The Internet's biggest players are taking a bite out of cookies. Google, Facebook, and Microsoft are all working on ways to track users on their own, without the help of the small data chunks that reveal online activity, the Wall Street Journal reports. The company that wins what one industry exec calls a"Battle Royal" stands to make big gains: "Whoever controls access to all that data can charge rent for it—and has a tremendous advantage going forward," he says.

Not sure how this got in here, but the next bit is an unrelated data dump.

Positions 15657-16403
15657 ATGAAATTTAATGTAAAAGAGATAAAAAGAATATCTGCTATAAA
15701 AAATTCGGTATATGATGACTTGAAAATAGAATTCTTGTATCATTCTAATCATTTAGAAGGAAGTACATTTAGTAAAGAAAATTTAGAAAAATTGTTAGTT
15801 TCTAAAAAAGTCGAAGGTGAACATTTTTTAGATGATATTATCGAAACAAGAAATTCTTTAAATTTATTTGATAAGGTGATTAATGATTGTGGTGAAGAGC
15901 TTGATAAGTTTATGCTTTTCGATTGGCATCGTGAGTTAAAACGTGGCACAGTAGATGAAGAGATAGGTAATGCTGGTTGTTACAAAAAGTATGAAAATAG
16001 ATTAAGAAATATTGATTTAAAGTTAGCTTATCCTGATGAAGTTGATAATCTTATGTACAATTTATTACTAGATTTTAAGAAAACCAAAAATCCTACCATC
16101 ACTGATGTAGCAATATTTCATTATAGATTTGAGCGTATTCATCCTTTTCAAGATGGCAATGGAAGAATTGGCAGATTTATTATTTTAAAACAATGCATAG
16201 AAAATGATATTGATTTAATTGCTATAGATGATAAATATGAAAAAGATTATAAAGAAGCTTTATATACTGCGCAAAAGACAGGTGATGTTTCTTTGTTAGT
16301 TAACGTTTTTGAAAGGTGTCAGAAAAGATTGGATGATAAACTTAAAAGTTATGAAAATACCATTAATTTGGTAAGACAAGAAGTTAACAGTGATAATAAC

For advertisers, the trouble with cookies is that they aren't much good on mobile platforms. So firms like Google and Microsoft are planning to assign each user a special ID for tracking purposes. Apple already has a similar system for mobile devices, while Facebook uses its own versions of cookies that can track users' behavior across multiple devices. The systems may raise privacy fears, though Microsoft, Apple, and Facebook let users decline the services (Google hasn't made its plans clear). Still, ad targeting could grow more intense: "There is going to be an economic incentive to find out when people are most impulsive and vulnerable," says a law professor. Click for the full piece. (Read more cookies stories.)